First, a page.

David Jones describes the 5-1 victory over Nottingham Forest, coming up in the latest Big Match Revisited episode, as a “poignant moment” in the club’s 2009 promotion to the Premier League.
The midfield opened the floodgates on an afternoon where everything clicked, as Mick McCarthy’s team produced a performance to send belief flooding through the team and strike fear into the rest of the Championship.
Jones joins a glut of stars from the day in the second installment of the Big Match Revisited, reflecting on an emphatic victory with Mikey Burrows and Chris Iwelumo, who also starred in that memorable win.
Supporters can watch the feature at 8pm on Monday on Wolves’ official YouTube channel, with the likes of Matt Jarvis and Michael Kightly also joining Jones in reflecting on the latest memorable victory from the club’s proud history.
On the big win against Forest
“I think it was hugely important. It was a statement, it felt that we were definite title contenders, not just with the performance, but with such an emphatic result. It was such an enjoyable game to play in and I think we got the fans optimistic in that game.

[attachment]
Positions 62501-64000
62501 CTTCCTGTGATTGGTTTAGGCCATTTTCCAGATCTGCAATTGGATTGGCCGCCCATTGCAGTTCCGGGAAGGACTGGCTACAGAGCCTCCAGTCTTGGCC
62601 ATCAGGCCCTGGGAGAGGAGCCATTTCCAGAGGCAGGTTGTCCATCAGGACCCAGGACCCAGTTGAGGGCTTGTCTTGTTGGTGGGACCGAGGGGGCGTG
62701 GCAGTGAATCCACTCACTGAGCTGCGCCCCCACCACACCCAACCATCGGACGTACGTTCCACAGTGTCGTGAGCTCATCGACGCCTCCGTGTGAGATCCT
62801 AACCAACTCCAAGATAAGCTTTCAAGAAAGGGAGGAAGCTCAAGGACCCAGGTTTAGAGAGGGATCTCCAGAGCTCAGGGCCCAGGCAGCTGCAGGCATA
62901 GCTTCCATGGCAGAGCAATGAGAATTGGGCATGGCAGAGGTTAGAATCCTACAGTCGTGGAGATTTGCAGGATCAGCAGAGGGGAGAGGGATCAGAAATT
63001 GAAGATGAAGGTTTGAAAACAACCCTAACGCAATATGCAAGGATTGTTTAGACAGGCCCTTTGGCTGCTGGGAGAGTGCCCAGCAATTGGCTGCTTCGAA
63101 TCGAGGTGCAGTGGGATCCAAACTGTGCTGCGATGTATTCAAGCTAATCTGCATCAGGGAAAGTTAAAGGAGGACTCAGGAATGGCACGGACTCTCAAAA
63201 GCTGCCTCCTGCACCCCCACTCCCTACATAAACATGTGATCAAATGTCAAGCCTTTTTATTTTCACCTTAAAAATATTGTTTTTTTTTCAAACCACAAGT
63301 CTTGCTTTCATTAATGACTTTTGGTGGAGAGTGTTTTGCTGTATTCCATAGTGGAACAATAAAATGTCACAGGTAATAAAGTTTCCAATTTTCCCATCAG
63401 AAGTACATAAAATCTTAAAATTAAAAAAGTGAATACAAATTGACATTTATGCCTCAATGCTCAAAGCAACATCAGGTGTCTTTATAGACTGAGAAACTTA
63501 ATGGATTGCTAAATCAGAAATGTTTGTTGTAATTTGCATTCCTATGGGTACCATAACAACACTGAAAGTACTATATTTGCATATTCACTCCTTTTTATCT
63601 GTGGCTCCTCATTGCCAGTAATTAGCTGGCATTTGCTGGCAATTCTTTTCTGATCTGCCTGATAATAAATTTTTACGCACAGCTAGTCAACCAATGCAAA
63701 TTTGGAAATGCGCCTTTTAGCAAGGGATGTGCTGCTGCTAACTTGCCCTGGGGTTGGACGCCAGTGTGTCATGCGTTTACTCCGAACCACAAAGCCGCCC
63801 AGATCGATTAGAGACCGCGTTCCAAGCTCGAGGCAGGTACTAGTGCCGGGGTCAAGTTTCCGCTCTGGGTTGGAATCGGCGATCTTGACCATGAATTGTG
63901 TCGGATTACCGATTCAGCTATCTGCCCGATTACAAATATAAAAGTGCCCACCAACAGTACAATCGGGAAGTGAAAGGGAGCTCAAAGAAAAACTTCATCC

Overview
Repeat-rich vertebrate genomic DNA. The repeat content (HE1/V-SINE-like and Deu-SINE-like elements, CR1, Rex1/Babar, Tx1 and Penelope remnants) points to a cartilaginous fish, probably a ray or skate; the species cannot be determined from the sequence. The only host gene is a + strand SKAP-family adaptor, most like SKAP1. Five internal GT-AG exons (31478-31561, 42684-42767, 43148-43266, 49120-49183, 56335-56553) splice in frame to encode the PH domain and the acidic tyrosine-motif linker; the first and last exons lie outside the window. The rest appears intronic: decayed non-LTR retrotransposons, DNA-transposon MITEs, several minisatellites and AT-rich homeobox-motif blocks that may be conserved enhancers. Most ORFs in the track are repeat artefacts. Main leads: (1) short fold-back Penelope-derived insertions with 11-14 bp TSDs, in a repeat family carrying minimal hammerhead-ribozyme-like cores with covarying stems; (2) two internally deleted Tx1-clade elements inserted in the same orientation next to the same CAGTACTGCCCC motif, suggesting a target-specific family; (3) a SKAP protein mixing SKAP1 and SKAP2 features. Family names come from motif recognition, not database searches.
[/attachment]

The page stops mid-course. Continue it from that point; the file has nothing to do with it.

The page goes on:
“I was just before an international break, so it was a nice to have the two weeks after to reflect on the game and gear up for the next set of games."
On his partnership with Henry that season
“Mick wanted me to get on the ball and make things happen. Me and Karl worked well as a pair, you’d probably say at that time in our careers, Karl was the more defensive one and I was the more attacking one, who’d get in the box and try and get on the end of things.
“He wanted me to play, but you also knew you had a responsibility, that the minimum requirement was maximum effort and doing your job. So, I just knew I had to do that, then express myself on the field and make the team tick and play.
“Karl did have good finishing ability, but naturally between the two of us, he was the one who would see things defensively better than me. He would get in better defensive positions, and I was a bit more attack-minded, slightly.”
On their style of play
“Teams who come up from the Championship to the Premier League often get seen as not really a footballing team. I know that’s changed in the last ten years or so, but when we came up, we were seen as a battling team.
“You’ve got Mick McCarthy who was known as being defensive-minded and organised, so we got a reputation as being a tough team, but if you look at our team, there wasn’t many big tacklers, we had footballers in the team.”
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